BY ED FELIEN
You can’t see it, but the change has been profound. Drive down 34th Avenue and it looks like nothing’s changed (other than the encroaching construction!). The houses, the commercial buildings, everything looks the same, the way it’s always been.
But it won’t be that way forever.
The city has passed its 2040 Plan that up-zones the entire city.
I wrote to Council Member Andrew Johnson: “What are the zoning changes planned for 34th Avenue from 42nd Street to 58th Street?”
He responded almost immediately: “At a high-level … with the 2040 Plan, south of 51st Street, 34th Ave will go from a maximum allowable 2.5 stories to 3 stories. Between 42nd and 51st (proximity to the LRT station and through “downtown NENA”[Nokomis East Neighborhood Association]) it will go to 4 stories as maximum allowable.”
The city plan would allow the purchase and demolition of all the homes on 34th Avenue from 42nd Street to 51st Street, and the replacement of those homes with 4-story apartment buildings, and if the quality of construction followed the standards set in other parts of the city, then the apartments could be 4 stories built out to the curb, with tarpaper that looks like bricks stapled over plywood. The cheap quality of construction and the elimination of “luxuries” like lawns and parking spaces could provide maximum profit to developers.
Of course, that nightmare probably won’t happen (at least, not right away), the city reassures us. Johnson continues: “It would be great to see some well-designed in-fill development that can enhance the charming main street feel of downtown NENA, but despite this unprecedented time of activity, there just hasn’t been interest. This is due to a number of factors that make 34th somewhat challenging, and the zoning changes won’t affect that in a substantial way.”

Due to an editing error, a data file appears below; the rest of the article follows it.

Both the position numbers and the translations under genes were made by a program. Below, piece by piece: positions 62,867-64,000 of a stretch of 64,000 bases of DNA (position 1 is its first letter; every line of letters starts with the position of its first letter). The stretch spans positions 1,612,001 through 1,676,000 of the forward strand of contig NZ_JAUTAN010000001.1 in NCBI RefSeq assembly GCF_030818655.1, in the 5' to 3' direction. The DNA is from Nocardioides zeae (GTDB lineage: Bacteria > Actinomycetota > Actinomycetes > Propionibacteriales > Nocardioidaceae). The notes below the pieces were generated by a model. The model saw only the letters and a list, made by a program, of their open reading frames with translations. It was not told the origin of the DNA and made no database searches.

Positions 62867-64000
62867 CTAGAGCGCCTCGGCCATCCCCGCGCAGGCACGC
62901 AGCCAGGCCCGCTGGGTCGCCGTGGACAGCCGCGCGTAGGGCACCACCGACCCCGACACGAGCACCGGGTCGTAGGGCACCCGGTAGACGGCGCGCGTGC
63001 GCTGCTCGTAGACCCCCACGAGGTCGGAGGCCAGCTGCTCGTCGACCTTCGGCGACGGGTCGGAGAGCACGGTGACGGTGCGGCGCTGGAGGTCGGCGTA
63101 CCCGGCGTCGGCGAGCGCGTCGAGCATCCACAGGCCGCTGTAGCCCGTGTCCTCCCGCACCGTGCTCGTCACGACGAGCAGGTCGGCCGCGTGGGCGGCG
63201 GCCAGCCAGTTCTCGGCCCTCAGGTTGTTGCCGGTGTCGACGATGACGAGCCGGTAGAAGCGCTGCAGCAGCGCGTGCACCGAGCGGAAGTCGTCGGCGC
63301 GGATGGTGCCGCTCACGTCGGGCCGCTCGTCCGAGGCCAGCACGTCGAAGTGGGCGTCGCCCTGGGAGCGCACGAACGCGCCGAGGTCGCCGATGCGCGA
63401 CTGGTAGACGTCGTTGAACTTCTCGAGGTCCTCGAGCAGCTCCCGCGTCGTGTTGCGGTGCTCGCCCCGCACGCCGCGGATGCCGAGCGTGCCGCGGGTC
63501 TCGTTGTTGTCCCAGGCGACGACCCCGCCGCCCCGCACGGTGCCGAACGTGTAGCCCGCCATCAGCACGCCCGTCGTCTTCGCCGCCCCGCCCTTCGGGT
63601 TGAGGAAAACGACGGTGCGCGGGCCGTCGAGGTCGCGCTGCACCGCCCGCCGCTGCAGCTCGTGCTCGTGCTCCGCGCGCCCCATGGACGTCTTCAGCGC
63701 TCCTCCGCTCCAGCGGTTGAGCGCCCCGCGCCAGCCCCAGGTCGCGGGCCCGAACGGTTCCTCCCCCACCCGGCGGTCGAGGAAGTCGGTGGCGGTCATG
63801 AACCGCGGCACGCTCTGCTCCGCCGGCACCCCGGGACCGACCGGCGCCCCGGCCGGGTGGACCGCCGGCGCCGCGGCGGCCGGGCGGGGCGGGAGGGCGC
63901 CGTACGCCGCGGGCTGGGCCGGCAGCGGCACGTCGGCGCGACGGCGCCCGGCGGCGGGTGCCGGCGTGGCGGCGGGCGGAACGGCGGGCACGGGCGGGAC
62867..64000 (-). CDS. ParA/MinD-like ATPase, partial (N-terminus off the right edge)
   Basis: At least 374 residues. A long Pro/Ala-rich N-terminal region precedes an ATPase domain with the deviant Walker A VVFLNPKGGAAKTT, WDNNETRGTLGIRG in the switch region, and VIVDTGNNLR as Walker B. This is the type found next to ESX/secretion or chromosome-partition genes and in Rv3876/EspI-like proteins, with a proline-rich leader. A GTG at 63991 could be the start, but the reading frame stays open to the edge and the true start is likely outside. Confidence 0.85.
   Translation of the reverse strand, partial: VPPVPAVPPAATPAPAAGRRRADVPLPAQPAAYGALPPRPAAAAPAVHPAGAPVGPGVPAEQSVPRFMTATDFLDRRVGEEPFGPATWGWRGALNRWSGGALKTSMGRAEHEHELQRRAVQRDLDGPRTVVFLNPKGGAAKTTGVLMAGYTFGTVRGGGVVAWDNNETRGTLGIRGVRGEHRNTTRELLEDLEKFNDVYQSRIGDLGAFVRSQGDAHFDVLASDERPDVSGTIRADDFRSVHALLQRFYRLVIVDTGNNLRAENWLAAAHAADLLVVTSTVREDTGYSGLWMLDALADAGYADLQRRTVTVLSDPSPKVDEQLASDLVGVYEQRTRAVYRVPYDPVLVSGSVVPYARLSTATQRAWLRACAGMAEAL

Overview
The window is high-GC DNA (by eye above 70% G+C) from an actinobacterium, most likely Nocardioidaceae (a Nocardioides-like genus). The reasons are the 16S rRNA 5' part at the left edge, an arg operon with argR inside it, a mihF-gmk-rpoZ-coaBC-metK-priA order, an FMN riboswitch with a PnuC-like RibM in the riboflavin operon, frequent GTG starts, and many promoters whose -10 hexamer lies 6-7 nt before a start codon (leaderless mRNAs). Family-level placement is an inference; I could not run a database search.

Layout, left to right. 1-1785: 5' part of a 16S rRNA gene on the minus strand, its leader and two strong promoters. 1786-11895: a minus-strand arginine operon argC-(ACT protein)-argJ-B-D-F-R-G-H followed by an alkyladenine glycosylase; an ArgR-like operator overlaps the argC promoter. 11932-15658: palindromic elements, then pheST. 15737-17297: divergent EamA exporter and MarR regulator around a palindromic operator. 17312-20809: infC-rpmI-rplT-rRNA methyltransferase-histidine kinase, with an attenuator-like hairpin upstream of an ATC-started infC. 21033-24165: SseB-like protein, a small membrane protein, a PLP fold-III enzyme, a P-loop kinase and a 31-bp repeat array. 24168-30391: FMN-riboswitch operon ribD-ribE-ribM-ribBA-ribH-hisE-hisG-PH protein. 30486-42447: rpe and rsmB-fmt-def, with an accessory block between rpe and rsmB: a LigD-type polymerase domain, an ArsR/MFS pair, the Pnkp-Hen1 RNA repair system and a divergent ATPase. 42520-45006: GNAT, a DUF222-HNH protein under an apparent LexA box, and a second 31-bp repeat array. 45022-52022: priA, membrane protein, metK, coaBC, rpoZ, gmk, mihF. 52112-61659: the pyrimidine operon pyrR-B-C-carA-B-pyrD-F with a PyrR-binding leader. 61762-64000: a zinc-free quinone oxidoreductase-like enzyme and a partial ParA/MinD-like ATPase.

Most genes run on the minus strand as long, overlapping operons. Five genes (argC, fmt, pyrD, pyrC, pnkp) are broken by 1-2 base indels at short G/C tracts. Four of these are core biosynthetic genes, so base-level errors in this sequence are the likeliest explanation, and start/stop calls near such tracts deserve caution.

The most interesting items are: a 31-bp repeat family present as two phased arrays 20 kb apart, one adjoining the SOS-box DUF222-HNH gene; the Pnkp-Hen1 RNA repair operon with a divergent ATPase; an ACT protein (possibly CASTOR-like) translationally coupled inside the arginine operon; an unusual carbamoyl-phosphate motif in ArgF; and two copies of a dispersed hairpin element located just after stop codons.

Johnson is probably right. The change would be gradual. You’ll notice the new apartment building, but it won’t seem to change the nature of the neighborhood. The neighborhood will change, but at a rate that seems normal.
There have been strong objections to the 2040 Plan from inner city neighborhoods. They know, for them, the change will not be slow and will not seem normal. Developers have long been coveting inner city blocks for construction of apartment buildings. Land prices are cheaper in the inner city, and the city is willing to give them tax breaks and free money if they promise to call some portion of the building affordable housing.
The Metropolitan Council said for 2018, the affordability limit was 80% of the area median income. In 2018, the area median income (AMI) for a household of four was $94,300. Under these limits, a family of four could earn up to $71,900 to qualify for affordable housing. They could rent a 2-bedroom apartment for $1697 a month.
Currently [5/7/19], there’s a 2 BR, 1 bath house for rent in the Phillips Neighborhood at 2800 Cedar Ave. for $1,095 a month. If that house gets taken for the construction of an apartment building, along with other actually affordable houses in the inner city, then a family with two children will have no option but an apartment and no possibility of a private yard and a swing set.
This means the elimination of communities of color, African American, Hispanic, Somali, Hmong, etc. that now live in Phillips and Powderhorn. And this is done in the name of racial justice to provide affordable housing to minorities. It’s the same justification a general used to justify burning an entire village in Vietnam, “We had to burn the village to save it.”
It means less green space and a greater concentration of poverty, and that’s a formula for more social problems and prescription for trouble.
But those problems are far removed from 34th Avenue. Council Member Andrew Johnson’s first responsibility was to look after the interests of people living in the 12th Ward: “I worked with residents who expressed concerns to build consensus among neighbors and amended the proposed zoning to better fit the neighborhood.”
People in the inner city should be disappointed that their Council Members didn’t take the same interest.
Johnson: “I have held four meetings in Ward 12 in partnership with our three neighborhood associations (LCC, SENA, and NENA) to share information, answer questions, and most importantly, hear from constituents.”
The neighborhoods at ground zero in the inner city didn’t have anything like that kind of input and discussion.